Software defects drastically increase the cost of developing software. A study by Watts Humphrey, Carnegie Mellon, found, "On average, professional coders make 100 to 150 errors in every thousand lines of code they write." With an estimated 2.35 million software developers in the U.S. who are writing an average of 10 lines of code per day, this can result in 233,750 errors generated in an eight-hour day.
A study by Barry Boehm and Victor Basili4 found that the cost of correcting a software defect was approximately $139 during the software requirements phase, $455 in the design phase, $977 during the coding phase, $7,136 during testing, and $14,102 in the maintenance phase after the software has been released.
In addition, there is the incalculable cost to the customer due to software delays, software that does not work as intended and software bugs, with corresponding negative impact on the image and credibility of the organization that created the software.
Costs of Correcting Defects
Source: B Boehm and V Basili, "Software Defect Reduction Top 10 List," IEEE Computer, January 2001
Boehm observed in 1987, "Finding and fixing a software problem after delivery is often 100 times more expensive than finding and fixing it during the design and requirements phase." It is imperative that quality be incorporated into all phases of software development and should be automated as much as possible to save time, locate defects early in the process and prevent rework.
Developing quality software using CAQI principles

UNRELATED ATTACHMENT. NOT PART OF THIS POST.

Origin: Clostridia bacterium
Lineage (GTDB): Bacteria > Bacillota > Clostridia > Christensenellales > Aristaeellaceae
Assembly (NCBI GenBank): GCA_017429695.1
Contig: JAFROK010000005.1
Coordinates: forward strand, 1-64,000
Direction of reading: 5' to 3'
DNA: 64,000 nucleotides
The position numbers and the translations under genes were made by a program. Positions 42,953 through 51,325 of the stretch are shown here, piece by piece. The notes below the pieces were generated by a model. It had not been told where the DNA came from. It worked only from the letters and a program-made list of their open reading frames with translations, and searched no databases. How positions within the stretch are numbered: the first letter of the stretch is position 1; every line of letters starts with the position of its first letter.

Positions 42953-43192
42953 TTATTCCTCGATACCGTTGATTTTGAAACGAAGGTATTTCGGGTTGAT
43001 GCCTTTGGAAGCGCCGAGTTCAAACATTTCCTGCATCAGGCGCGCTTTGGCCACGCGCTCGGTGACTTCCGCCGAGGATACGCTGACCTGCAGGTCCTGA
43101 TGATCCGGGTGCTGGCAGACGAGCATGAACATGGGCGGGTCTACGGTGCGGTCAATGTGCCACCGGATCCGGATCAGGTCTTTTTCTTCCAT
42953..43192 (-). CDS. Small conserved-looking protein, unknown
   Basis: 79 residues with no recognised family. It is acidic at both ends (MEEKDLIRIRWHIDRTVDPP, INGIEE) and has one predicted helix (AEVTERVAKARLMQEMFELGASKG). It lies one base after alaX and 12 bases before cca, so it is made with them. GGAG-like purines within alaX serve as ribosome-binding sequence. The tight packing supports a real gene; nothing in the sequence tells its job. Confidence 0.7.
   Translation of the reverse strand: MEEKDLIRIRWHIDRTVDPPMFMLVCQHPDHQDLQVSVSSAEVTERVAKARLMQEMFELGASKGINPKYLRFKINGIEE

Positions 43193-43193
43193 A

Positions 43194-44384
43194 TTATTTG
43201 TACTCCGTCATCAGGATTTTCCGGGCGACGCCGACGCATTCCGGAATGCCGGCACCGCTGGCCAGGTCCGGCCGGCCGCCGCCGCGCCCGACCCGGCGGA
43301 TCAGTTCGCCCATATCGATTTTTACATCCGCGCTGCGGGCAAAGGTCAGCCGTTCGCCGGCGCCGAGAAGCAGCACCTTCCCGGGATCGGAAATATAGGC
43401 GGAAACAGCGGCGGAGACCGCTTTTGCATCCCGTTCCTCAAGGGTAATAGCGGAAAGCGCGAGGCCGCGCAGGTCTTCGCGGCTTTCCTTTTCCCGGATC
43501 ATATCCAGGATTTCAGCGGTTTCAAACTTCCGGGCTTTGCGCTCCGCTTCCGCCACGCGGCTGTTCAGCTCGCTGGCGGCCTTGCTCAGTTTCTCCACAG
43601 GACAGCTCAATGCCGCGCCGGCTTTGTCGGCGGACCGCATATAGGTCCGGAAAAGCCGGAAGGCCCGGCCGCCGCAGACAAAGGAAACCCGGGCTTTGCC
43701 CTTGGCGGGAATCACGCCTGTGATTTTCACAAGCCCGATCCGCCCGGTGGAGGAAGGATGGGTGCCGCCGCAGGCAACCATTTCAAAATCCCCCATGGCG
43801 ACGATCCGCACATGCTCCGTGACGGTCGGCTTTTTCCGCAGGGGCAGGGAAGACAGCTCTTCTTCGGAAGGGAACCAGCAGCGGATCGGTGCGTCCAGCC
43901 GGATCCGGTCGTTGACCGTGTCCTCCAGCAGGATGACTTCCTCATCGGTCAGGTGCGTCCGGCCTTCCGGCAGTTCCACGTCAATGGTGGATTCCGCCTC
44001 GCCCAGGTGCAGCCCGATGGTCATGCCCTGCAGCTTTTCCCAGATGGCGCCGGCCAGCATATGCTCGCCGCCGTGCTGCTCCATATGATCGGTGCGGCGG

The goal of CAQI is to create a collaborative, automated environment that involves the entire software organization, both management and developers, in creating quality software during the implementation phase of the software development life cycle. CAQI is used to instill a quality mindset in the entire technical team so that quality is the responsibility of all developers and is not viewed as only the responsibility of the QA or testing teams. At some level, CAQI and C3A impact every element of the software development life cycle, as shown in the following figure:
The CAQI process begins with having clearly defined standards that are used for code development. Advanced software tools are now available that include industry-accepted best practices, powerful code quality metrics and assessment capabilities that automatically analyze the quality of code under development and offer corrective action if necessary and desired by the developer. Such tools help an organization automate the process of building quality into software development starting with the earliest phases of code implementation. A major goal is to minimize the impact on the developer and to use automation to free him to focus on meeting the functional requirements of the software.
The process of improving code quality is enabled in the code development and testing phases using C3A features that include coding rules, audit tracking, software metrics, automated test case generation and code coverage tools. Cost-effective software tools have been developed that help organizations automate and implement CAQI and C3A to make it a part of their software development process. Companies can use these automated software tools to build better quality software, reduce software development costs and keep customers happy.